A Piaf for the Millennium Hear Gershwin, Sondheim, Bernstein and other American favorites sung with an international flair when Russian singer Tamara Gverdtsiteli, described by the French media as "this generation's Edith Piaf," makes her U.S. debut before continuing on a national tour that will end with an appearance at Carnegie Hall. One of Russia's most adored singers, the native Georgian will perform with the seven-piece Russian orchestra Arsenal. The concert starts at 8 pm at the Palace of Fine Arts Theatre, Bay & Lyon, S.F. Tickets are $12-30; call 392-4400 or BASS.
Tsunami Heroes to a nation of do-it-yourselfers since they published a manual on how to make your own record albums or start your own label, D.C.-based Tsunami sweeps through town with the Mommyheads in tow. Both bands offer the best in melodic guitar-laced cacophony starting 9:30 pm at Bottom of the Hill, 1233 17th St, S.F. Soak in the sound for only $5; call 621-4455.
Wag Your Tail Feathers Carnaval San Francisco hosts its annual Carnaval King & Queen Contest. Judges will decide which of the most outrageously costumed contestants will preside over Carnaval '95 (parade and all) in May. Dancing to samba and world beat follows the coronation. Bring your dancing shoes to the Caribee Dance Center, 1408 Webster, Oakland. Admission is $5; call 826-1401.
Culture Wars The Pacific Film Archive plays a double feature offering a troubling glimpse of clashing American cultures. Sandra Johnson Osawa's 1994 Lighting the Seventh Fire profiles the Ojibwas (Chippewas) of Northern Wisconsin, who have continued spear fishing, angering the surrounding community. Osawa's documentary offers a disturbing glimpse of the raw hostility roiling just beneath the surface of pastoral America. Director Robert Hillman's Fire on the Water explores the confrontation between Texas fishermen and the Vietnamese refugees who have moved into their fishing territory. The characters he captures -- a shrimp wholesaler who attempts to help out the Vietnamese; a Vietnamese family caught up in the imbroglio; and a Native American who labels himself a "radical racist Christian" -- helped garner Hillman a 1982 Emmy nomination. The films start at 7 pm at the Pacific Film Archive, 2625 Durant, Berkeley; call (510) 642-1412.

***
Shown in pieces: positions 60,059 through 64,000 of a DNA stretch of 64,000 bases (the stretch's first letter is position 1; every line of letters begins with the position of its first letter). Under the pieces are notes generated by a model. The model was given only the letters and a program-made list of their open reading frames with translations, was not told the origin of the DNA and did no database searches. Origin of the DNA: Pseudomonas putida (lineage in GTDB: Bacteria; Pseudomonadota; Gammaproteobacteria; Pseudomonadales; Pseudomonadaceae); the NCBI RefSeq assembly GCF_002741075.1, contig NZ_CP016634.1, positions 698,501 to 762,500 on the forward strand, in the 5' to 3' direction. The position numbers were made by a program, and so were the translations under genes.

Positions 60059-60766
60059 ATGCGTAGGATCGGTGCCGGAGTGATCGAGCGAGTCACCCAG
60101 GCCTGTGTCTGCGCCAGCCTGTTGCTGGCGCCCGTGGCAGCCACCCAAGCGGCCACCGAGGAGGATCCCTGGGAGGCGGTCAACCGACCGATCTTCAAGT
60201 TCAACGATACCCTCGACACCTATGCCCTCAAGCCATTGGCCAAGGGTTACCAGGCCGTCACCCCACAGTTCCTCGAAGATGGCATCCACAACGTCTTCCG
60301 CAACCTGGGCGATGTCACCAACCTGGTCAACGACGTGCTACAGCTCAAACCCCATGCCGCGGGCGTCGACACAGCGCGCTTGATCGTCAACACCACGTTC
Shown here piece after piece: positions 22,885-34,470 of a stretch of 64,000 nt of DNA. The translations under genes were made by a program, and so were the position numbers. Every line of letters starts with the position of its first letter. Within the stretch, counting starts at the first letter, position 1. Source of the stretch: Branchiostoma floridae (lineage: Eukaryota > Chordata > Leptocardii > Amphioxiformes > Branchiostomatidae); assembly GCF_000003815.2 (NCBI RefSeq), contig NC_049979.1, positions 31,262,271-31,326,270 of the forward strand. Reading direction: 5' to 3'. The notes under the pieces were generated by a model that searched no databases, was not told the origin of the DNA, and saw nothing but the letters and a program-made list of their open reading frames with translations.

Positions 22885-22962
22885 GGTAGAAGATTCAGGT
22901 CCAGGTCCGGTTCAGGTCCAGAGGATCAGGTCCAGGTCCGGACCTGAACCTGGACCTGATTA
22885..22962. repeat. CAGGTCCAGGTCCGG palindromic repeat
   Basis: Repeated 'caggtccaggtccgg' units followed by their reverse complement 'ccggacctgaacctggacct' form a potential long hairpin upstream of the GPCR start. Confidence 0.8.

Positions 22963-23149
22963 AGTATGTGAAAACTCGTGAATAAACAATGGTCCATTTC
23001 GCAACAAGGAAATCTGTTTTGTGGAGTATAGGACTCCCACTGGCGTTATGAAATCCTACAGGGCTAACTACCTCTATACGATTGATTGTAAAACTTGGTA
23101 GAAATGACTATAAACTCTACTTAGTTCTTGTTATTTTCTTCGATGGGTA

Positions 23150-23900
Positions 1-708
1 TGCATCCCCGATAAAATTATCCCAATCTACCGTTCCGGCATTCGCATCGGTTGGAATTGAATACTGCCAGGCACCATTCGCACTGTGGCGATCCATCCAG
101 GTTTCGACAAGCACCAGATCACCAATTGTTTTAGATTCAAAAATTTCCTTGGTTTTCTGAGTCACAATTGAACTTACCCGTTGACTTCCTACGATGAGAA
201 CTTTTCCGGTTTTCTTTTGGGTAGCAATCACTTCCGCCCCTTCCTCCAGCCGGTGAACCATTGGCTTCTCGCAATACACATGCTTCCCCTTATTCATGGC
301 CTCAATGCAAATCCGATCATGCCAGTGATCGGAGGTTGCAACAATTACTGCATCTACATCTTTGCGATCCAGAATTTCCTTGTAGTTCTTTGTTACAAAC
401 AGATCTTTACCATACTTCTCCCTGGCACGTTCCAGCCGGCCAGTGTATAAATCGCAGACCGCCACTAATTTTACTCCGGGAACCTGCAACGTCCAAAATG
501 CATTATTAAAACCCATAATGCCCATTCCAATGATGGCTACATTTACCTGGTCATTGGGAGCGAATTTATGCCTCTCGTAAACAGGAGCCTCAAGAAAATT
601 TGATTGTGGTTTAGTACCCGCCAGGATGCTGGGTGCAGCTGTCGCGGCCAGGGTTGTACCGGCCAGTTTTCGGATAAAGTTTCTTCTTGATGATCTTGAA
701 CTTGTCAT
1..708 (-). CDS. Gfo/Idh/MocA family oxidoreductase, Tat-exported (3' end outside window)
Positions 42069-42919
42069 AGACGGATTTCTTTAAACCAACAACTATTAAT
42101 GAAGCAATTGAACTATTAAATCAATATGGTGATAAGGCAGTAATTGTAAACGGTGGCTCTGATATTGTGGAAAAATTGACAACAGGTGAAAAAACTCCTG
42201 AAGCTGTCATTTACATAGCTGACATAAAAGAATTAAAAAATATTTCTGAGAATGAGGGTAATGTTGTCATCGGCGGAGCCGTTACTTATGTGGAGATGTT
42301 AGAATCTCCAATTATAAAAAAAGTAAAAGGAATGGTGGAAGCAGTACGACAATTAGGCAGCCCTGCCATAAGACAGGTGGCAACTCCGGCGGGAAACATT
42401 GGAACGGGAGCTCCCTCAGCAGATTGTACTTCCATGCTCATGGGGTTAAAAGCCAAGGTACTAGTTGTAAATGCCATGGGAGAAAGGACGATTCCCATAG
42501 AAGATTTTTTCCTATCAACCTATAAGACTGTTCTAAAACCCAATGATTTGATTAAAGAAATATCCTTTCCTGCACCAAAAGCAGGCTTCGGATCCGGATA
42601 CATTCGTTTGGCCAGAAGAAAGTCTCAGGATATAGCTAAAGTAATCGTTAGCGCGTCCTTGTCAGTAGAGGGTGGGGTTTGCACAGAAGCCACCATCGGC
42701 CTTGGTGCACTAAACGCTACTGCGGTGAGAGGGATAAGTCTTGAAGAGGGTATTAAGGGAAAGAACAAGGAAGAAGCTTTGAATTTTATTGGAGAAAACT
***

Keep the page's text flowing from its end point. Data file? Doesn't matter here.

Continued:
World Domination Low Pop Suicide and Latimer both made it intact out of Austin's South by Southwest record-industry, slap-each-other-on-the-back-and-feel-good fest, so maybe both bands will live up to their record label's name and actually achieve world domination. Or maybe they'd settle for widespread recognition. Low Pop Suicide, reincarnated after former Gang of Four member Dave Allen's departure and drummer Jeff Ward's death last year, is back on the road after a long hiatus to support their most recent album, The Death of Excellence. Four-man Philadelphia band Latimer is supporting its debut EP, World's Portable. This is the type of jangly indie guitar music (with a dash of violin thrown in for good measure) that goes down best loud and live. Compulsion adds to the ruckus at the DNA Lounge, 626 11th St, S.F. Doors open at 9 pm. Tickets are $5; call 626-1409.
Women of Vision Last year, fewer than 5 percent of all television programs were directed by women. Women of Vision, a six-week series produced by Joanne Kelly and airing on KCSM-TV (channel 60), showcases 11 Bay Area women who made this year's cut. The series kicks off with the world premiere of Writing Women's Lives. Directed by Santa Cruz' Melissa Sanders-Self, the program examines women and the creative process via interviews with such luminaries as Isabel Allende, Gloria Steinem and Amy Tan. Other series directors include Oscar-nominated Susan Blaustein Munoz, Erica Marcus, Judy Irving, Chris Beaver, Martha Nicoloff, Peg Jordan, Nicole Atkinson and Joyce Lee. The series airs at 8 pm Tues and 10 pm Fri; call 574-6586.
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